Hurwitz “reluctantly” ordered the lower court to dismiss the case.

The Obama appointee wrote the record “conclusively established” that the government has known that its actions would cause climate change, ever since that warning was put to the Johnson administration in 1965. He cited evidence showing that the Environmental Protection Agency warned in 1983 that the atmosphere was likely to rise by 2 degrees Celsius by 2040 and called the government’s “wait and see” approach “extremely risky.” And he pointed to a 1990s report in which the EPA “implored the government to act before it was too late.” And yet, Hurwitz noted, fossil fuel emissions continue to climb exponentially.

Meanwhile, the U.S. keeps making the situation worse, Hurwitz wrote, with tax benefits and subsidies to oil companies, permits for imports and exports and leases for fuel extraction on federal land. He noted that the U.S. is currently extracting oil and gas at a rate four times faster than any other nation.

Hurwitz compared the situation to a song from the 1960s that warned humanity that it was “on the eve of destruction.”

“The plaintiffs in this case have presented compelling evidence that climate change has brought that eve nearer,” Hurwitz wrote in the 32-page opinion. “A substantial evidentiary record documents that the federal government has long promoted fossil fuel use despite knowing that it can cause catastrophic climate change, and that failure to change existing policy may hasten an environmental apocalypse.”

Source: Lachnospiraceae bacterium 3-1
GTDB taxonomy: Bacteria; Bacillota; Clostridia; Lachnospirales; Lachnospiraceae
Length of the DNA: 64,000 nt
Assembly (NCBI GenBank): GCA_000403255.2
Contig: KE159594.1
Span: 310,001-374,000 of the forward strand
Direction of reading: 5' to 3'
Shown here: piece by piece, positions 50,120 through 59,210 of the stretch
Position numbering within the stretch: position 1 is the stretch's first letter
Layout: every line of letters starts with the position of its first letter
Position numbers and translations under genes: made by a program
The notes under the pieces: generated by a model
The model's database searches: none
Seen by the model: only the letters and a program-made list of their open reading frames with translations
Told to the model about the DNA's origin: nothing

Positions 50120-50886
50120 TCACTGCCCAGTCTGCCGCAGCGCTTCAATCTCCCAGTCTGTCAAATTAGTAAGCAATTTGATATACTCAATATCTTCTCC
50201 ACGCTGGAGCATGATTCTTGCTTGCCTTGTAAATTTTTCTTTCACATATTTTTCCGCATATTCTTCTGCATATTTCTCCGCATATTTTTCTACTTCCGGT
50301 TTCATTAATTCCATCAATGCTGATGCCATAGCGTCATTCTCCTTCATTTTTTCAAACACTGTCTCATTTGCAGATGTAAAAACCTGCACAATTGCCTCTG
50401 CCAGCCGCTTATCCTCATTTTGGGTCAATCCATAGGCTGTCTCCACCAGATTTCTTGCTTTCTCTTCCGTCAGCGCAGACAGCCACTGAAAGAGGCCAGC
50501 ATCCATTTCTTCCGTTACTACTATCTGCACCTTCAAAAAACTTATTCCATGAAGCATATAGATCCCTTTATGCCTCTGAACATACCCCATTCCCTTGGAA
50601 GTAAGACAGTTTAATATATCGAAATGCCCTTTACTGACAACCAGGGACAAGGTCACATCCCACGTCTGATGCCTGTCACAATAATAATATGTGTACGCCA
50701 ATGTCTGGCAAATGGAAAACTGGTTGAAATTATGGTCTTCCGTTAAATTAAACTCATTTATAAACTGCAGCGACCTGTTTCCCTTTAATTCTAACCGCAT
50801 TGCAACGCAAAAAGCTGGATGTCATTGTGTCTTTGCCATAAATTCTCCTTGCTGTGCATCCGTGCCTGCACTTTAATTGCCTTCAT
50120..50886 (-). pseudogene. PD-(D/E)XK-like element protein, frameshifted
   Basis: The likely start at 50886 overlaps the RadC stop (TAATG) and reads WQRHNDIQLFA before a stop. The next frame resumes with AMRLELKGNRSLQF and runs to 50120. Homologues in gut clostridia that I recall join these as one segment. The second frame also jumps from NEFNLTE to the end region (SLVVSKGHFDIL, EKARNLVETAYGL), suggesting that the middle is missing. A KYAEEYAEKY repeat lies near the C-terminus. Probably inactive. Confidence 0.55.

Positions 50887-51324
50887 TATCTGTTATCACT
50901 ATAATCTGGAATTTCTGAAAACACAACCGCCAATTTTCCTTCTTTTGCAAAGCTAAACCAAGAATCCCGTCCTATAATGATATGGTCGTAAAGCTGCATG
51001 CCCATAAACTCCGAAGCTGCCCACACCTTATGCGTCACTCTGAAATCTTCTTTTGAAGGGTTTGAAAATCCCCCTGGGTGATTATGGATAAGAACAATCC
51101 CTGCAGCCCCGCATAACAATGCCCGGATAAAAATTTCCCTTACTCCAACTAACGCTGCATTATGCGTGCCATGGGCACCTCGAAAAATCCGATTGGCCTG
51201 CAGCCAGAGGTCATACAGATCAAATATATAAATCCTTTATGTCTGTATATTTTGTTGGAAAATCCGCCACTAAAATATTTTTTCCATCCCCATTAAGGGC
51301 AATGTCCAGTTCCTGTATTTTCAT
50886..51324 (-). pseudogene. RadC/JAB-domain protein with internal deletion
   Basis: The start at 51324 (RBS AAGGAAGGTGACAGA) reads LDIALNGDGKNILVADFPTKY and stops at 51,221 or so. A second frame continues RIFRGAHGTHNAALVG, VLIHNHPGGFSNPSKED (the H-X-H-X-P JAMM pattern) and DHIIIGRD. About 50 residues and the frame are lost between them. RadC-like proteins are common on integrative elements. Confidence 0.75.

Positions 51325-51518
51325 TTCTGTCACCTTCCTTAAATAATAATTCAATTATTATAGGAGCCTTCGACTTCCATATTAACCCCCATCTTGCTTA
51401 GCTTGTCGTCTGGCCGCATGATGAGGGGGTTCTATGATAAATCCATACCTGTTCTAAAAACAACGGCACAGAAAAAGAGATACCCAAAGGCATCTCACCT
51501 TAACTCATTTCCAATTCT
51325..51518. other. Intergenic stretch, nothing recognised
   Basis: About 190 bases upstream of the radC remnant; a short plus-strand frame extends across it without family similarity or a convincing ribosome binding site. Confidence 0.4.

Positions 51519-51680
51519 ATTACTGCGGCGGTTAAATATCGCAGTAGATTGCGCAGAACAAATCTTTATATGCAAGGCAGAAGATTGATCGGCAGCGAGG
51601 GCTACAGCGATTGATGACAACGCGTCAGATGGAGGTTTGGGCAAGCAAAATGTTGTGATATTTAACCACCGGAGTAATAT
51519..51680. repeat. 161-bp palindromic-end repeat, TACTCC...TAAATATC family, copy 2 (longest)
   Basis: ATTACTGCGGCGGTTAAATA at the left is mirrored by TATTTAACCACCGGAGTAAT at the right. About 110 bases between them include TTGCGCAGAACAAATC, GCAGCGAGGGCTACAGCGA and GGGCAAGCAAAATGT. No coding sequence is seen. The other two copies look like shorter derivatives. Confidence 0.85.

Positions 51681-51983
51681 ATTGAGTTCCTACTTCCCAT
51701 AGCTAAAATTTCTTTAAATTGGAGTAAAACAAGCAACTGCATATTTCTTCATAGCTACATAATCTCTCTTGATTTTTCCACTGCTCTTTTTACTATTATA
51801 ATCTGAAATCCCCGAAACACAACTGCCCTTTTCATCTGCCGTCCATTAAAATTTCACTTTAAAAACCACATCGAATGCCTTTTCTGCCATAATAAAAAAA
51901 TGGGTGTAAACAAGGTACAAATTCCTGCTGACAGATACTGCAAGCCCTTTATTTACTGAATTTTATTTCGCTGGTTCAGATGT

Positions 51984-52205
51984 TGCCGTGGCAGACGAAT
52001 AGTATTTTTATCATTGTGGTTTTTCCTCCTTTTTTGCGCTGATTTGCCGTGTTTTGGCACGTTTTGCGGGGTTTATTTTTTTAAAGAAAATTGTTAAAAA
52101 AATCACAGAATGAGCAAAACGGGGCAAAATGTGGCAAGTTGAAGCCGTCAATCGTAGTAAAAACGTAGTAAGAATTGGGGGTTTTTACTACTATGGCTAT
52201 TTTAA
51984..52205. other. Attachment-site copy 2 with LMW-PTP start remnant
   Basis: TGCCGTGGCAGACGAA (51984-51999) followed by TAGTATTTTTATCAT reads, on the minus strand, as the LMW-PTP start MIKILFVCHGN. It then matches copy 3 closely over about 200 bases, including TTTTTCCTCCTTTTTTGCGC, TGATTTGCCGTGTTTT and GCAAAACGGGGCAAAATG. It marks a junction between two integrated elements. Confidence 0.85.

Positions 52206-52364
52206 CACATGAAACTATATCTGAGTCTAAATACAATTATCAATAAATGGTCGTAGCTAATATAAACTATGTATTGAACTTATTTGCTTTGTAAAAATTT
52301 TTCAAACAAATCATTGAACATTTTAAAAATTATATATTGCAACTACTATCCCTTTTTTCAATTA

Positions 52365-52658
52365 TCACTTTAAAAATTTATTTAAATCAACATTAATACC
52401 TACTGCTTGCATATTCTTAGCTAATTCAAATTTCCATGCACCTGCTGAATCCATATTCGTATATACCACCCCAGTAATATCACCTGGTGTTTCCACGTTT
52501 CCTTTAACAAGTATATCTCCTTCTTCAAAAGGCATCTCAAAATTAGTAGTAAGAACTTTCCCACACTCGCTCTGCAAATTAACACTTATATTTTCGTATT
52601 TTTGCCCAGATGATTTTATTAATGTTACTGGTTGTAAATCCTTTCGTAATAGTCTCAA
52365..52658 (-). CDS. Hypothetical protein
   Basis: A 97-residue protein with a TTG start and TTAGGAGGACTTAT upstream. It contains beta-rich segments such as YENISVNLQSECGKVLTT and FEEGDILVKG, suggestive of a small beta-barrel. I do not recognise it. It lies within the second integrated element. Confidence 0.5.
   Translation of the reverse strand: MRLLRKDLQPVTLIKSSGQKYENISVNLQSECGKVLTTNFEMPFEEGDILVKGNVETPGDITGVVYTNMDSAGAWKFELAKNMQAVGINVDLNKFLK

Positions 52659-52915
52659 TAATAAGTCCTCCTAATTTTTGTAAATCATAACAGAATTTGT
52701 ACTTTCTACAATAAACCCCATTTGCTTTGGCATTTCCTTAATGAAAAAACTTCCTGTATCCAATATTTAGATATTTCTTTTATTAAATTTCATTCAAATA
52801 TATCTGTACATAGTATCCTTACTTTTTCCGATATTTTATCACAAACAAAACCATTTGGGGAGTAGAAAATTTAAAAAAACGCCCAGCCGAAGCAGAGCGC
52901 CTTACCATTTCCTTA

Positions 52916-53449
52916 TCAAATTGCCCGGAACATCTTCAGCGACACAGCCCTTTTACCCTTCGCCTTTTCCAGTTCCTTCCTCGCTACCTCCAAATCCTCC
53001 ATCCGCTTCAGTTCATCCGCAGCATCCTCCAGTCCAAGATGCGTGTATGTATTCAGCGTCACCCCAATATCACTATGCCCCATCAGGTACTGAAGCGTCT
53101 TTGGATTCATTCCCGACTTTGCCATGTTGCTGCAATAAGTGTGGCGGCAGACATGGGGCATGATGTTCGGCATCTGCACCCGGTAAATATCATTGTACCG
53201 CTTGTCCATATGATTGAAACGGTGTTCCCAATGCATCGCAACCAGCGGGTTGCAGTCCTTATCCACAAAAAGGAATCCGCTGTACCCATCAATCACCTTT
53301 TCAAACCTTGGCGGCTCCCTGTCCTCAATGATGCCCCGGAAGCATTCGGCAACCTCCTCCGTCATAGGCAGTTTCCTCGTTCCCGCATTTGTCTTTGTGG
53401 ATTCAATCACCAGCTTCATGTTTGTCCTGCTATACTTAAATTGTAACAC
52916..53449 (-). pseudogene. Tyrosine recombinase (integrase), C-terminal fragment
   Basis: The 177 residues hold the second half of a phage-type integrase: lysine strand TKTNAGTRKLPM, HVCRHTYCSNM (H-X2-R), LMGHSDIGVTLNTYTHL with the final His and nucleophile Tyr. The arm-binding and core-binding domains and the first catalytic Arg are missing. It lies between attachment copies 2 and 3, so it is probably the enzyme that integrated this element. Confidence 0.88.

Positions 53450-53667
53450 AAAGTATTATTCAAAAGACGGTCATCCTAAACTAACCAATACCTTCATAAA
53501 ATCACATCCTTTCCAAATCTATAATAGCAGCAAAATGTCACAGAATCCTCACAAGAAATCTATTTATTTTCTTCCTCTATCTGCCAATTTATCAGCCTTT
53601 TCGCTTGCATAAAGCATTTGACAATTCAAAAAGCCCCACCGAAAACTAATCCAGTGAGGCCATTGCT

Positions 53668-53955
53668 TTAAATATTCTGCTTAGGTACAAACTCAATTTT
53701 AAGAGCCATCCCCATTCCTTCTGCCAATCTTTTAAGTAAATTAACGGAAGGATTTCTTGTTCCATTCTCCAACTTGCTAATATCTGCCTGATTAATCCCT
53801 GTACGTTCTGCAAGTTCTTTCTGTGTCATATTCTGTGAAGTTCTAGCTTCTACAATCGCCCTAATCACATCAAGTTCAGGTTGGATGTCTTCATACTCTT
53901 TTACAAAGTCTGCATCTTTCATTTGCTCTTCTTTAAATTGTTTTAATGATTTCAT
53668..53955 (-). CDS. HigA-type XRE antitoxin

But Hurwitz said the courts can’t write climate policy; that task falls to the U.S. Senate, the House of Representatives and the president.

“That the other branches may have abdicated their responsibility to remediate the problem does not confer on Article III courts, no matter how well-intentioned, the ability to step into their shoes.”

In an email, Clark praised the panel’s ruling.

“The United States is pleased with the outcome,” the attorney with the Justice Department’s environmental and natural resources division said. “As the court recognized, Article III of the Constitution’s standing requirement is a vital limitation on the power of the federal courts and this suit fell squarely outside the parameters of Article III.”

Hurwitz was joined by U.S. Circuit Judge Mary H. Murgia, a fellow Obama appointee. But Judge Staton waved off the majority’s conclusion, saying she would have let the kids go to trial in Oregon.

“Plaintiffs bring suit to enforce the most basic structural principle embedded in our system of ordered liberty: that the Constitution does not condone the nation’s willful destruction,” Staton wrote.

Philip Gregory, co-counsel for the kids, said in a phone interview that Staton’s dissent opened the door for the kids to request an en banc rehearing at the Ninth Circuit.

“Our youth plaintiffs are extremely hopeful that a full Ninth Circuit panel will determine that it is not the law of the United States that our federal government can harm its young citizens and get away with it,” Gregory said.

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Categories / Appeals, Environment, Government